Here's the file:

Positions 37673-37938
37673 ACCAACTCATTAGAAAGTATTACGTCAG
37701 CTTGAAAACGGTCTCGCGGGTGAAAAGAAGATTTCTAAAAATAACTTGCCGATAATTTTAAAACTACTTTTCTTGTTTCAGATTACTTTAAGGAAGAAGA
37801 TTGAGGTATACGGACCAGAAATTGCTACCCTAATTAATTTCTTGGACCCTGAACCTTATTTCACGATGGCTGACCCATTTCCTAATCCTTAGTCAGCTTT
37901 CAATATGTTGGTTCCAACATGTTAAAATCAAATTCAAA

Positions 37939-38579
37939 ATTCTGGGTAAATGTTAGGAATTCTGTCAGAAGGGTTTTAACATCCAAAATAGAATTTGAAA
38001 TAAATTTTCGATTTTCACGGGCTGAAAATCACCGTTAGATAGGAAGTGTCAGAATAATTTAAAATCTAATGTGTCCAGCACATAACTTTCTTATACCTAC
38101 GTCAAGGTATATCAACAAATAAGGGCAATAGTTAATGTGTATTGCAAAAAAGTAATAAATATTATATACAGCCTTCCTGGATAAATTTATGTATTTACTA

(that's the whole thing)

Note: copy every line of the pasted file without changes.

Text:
Positions 37673-37938
37673 ACCAACTCATTAGAAAGTATTACGTCAG
37701 CTTGAAAACGGTCTCGCGGGTGAAAAGAAGATTTCTAAAAATAACTTGCCGATAATTTTAAAACTACTTTTCTTGTTTCAGATTACTTTAAGGAAGAAGA
37801 TTGAGGTATACGGACCAGAAATTGCTACCCTAATTAATTTCTTGGACCCTGAACCTTATTTCACGATGGCTGACCCATTTCCTAATCCTTAGTCAGCTTT
37901 CAATATGTTGGTTCCAACATGTTAAAATCAAATTCAAA

Positions 37939-38579
37939 ATTCTGGGTAAATGTTAGGAATTCTGTCAGAAGGGTTTTAACATCCAAAATAGAATTTGAAA
38001 TAAATTTTCGATTTTCACGGGCTGAAAATCACCGTTAGATAGGAAGTGTCAGAATAATTTAAAATCTAATGTGTCCAGCACATAACTTTCTTATACCTAC
38101 GTCAAGGTATATCAACAAATAAGGGCAATAGTTAATGTGTATTGCAAAAAAGTAATAAATATTATATACAGCCTTCCTGGATAAATTTATGTATTTACTA